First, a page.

Pilgrims began coming to the church to honour the miraculous painting and many of them left life-size wax ritual offerings of themselves and even their horses. In 1516, a special atrium, the Chiostrino dei Voti was built to house the figures and by the end of the 18th century there almost 600 of them and they rapidly became one of the great tourist attractions of Florence. Unfortunately, they were all melted down in 1786 in order to make candles.
The Basilica della Santissima Annunziata became one of the main pilgrimages for celebrating the birth of Mary and the farmers and peasants from the surrounding countryside walked into the city to join the Florentines for the festivities. The time of year meant that they had plenty of home grown produce from their farms and land and it became tradition for them to bring as much as they could on their journey and set up market in the square outside the church. This meant that they not only enjoyed the festivities but also made some cash for the harsher winter months ahead.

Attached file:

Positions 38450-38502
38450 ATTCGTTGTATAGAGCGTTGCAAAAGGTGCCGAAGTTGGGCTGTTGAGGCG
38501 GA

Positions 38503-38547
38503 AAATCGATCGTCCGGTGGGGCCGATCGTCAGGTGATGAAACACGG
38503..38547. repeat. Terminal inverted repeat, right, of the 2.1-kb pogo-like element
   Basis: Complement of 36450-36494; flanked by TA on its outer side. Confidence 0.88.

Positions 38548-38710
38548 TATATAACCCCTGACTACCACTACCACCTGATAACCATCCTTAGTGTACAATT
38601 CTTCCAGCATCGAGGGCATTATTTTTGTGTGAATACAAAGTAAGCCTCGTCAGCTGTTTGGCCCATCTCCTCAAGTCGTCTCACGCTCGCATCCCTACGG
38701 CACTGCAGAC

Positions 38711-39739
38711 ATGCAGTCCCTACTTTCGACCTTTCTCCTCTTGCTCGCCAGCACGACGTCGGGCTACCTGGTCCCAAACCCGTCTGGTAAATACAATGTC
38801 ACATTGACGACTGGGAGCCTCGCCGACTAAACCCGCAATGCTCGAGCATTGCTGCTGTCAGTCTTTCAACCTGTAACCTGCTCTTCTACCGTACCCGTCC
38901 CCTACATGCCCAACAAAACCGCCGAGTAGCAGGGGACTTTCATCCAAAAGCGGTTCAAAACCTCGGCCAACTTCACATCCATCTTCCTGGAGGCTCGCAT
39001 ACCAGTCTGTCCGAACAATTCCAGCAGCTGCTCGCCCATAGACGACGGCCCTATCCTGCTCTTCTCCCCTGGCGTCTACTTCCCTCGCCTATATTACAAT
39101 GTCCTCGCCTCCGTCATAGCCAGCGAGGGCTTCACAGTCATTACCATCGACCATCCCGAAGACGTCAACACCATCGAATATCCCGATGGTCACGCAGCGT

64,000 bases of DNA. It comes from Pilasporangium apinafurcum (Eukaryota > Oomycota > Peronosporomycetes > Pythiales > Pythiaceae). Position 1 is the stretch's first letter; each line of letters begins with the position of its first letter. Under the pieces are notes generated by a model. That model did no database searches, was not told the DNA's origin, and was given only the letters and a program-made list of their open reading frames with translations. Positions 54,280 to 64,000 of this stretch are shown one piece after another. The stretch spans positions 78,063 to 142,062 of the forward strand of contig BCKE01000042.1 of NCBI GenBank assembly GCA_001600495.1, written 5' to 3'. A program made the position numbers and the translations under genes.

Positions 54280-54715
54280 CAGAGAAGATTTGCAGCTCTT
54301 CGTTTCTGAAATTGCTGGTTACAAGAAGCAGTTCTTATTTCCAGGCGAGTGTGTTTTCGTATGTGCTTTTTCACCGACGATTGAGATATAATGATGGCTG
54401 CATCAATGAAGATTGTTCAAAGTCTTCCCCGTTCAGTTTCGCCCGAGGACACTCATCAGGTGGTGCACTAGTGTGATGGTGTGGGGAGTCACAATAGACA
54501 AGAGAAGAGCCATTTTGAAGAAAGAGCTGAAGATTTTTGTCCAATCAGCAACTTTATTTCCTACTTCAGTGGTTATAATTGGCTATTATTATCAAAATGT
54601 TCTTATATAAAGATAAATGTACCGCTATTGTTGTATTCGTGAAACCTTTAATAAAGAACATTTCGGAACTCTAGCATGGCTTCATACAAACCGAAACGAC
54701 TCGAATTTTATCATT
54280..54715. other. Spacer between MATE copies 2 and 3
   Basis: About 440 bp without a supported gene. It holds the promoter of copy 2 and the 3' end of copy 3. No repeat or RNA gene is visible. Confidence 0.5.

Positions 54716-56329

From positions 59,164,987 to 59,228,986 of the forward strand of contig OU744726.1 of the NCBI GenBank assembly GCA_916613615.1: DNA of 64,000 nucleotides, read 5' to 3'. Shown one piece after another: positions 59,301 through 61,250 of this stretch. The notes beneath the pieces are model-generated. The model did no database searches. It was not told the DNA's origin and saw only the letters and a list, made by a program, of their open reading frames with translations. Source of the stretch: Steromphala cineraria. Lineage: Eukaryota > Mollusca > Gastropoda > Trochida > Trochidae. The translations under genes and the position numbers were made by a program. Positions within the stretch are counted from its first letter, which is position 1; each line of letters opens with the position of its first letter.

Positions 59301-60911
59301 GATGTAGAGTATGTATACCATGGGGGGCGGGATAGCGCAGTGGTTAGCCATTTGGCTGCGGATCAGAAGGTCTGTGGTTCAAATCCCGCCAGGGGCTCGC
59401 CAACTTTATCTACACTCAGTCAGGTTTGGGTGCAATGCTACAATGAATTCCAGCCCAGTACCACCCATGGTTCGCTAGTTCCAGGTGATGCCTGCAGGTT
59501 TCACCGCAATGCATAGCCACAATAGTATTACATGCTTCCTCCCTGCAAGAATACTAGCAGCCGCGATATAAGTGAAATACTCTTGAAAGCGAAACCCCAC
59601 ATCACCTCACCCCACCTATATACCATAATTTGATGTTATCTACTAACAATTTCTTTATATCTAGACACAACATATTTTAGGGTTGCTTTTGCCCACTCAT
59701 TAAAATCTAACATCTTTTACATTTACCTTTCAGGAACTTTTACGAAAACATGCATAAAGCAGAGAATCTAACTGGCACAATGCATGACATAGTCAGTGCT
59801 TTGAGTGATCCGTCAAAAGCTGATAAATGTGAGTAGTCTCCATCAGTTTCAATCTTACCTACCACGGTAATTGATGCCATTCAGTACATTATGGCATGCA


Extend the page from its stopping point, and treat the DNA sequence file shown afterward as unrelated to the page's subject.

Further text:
They generally arrived the evening before (7th Sept) and left home either early in the morning or late the previous night. This meant that they were doing much of the journey in the dark so they carried lanterns to light their way. The lanterns were made by encasing candles in thin paper and then attaching them to sticks to make them easier to carry and this is where the Festa della Rificolona originated.
Nowadays, on the evening of September 7th the children of Florence, headed by a band, parade from Pizza Santa Croce to the Piazza Santissima Annunziata and they all carry colourful paper lanterns attached to sticks. The celebration of the birth of the Virgin Mary on the following day is now much diminished but the traditional market is still going strong.
Photo: Ettore Timi
Photo: Ettore Timi